Reprinted with permission from Media Matters .

Republicans Respond To Hutchinson Testimony With Feeble Cover-Up

In the public testimony that’s come so far, the House Select Committee has carefully laid out the evidence showing that the assault on the Capitol was not a spontaneous event, but the result of a widespread conspiracy that went on over a period of months. That conspiracy put the Proud Boys in place to break through police lines and lead the way into the Capitol. It fabricated claims of election fraud that ensured thousand of the most gullible would be on hand, ready to be shaped into a weapon. It pressured local and state officials in an effort to create some some appearance of fire beyond waves of smoke. And it sent slates of false electors to Washington in order to bolster a faux-legal assault on democracy.

But until a 26-year-old assistant to the White House chief of staff testified on Tuesday, the central figure of that conspiracy largely remained hidden. Until Tuesday, the big missing hole in that conspiracy was Donald Trump.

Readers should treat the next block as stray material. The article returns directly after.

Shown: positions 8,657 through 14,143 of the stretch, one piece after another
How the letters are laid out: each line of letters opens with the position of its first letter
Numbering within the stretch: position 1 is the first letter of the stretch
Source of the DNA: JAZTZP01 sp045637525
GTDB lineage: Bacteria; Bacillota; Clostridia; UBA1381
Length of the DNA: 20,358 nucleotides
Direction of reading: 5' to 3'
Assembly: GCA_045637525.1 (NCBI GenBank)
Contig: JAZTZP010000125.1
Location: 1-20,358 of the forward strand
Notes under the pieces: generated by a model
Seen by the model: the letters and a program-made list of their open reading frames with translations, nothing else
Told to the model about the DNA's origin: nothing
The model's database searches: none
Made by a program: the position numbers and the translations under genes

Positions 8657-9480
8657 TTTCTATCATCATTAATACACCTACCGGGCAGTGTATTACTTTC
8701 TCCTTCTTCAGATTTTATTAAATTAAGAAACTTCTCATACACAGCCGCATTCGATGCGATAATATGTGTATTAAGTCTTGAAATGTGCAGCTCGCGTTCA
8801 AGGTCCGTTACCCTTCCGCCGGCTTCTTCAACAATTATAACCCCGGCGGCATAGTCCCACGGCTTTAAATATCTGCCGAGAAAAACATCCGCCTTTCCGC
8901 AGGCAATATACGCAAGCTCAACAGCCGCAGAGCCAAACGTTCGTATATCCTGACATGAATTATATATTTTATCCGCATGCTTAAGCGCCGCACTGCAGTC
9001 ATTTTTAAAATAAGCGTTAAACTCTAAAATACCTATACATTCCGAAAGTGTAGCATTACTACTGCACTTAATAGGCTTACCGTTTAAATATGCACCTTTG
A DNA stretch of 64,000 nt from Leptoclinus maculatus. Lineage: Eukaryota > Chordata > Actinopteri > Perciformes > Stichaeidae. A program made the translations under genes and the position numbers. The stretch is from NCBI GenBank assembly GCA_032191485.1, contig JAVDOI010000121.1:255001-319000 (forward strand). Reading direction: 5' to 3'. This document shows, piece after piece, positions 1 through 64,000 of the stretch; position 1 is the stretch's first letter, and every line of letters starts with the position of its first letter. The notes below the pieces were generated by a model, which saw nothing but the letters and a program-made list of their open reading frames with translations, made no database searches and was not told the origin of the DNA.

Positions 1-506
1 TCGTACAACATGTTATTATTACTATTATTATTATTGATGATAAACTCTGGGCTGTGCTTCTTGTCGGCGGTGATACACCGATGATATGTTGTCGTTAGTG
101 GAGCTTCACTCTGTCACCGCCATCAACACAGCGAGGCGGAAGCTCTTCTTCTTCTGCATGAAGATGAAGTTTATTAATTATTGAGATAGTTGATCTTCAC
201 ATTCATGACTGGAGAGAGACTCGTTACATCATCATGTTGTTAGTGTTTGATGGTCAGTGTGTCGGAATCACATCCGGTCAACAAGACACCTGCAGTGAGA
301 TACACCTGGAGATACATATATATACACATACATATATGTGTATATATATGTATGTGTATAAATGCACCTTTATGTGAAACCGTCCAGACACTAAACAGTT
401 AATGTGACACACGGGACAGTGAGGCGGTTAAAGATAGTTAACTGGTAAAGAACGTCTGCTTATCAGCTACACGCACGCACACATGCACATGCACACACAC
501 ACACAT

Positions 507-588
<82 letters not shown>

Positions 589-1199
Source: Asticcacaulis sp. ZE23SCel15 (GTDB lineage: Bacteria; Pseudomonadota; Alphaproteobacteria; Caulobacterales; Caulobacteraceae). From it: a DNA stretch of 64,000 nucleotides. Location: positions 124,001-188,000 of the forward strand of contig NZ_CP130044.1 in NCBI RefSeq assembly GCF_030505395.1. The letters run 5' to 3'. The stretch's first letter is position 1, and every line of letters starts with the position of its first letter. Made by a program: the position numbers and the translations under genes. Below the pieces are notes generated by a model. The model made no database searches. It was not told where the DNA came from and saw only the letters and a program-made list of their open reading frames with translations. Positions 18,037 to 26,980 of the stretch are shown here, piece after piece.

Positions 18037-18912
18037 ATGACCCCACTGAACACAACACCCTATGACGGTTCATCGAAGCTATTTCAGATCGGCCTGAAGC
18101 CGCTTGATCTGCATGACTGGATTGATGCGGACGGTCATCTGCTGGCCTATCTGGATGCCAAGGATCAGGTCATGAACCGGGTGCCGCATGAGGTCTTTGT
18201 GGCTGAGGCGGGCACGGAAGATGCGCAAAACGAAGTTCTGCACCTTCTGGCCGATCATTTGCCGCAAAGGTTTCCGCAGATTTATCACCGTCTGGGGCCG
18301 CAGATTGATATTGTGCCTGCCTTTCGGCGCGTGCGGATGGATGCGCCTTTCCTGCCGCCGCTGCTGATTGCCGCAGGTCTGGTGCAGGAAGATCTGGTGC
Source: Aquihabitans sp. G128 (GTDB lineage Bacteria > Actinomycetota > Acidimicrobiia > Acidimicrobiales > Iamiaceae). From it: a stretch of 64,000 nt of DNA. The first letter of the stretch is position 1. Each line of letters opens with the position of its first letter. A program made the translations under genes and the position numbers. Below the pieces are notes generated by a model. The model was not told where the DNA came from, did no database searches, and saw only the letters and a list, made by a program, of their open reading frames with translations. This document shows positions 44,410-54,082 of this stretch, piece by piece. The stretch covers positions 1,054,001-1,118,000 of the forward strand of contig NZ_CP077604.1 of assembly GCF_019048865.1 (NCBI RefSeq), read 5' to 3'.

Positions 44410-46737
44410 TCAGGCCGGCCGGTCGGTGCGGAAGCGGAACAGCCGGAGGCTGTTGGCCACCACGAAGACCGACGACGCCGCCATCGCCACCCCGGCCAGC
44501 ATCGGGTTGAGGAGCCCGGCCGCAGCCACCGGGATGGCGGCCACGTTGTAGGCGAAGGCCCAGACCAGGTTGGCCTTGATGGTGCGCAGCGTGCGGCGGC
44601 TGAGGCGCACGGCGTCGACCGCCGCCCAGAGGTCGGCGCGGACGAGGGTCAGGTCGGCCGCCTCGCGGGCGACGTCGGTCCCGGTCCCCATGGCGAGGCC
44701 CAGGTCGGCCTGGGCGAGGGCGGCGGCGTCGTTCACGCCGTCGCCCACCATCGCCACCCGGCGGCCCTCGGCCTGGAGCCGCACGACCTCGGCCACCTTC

It’s not that Trump’s name hadn’t come up over and over. Trump was on the phone with state and local officials, trying to cajole, bully, or threaten them into giving him the votes he wanted. Trump was there in the meetings with attorney John Eastman, where they worked out the scheme to turn Jan. 6 from a ceremonial event into a last-ditch effort to derail the government. Trump was there with would-be Attorney General Jeffery Clark. There with Rudy Giuliani. Bent over a table with disgraced former general Michael Flynn and with no one-should-take-me-seriously Sidney Powell. Trump was there months, even years, earlier, undermining the foundations of democratic elections.

But for the most part, Donald Trump’s private words were passed along in snippets and generalities, his attitudes and actions rarely seen in detail when outside the public eye.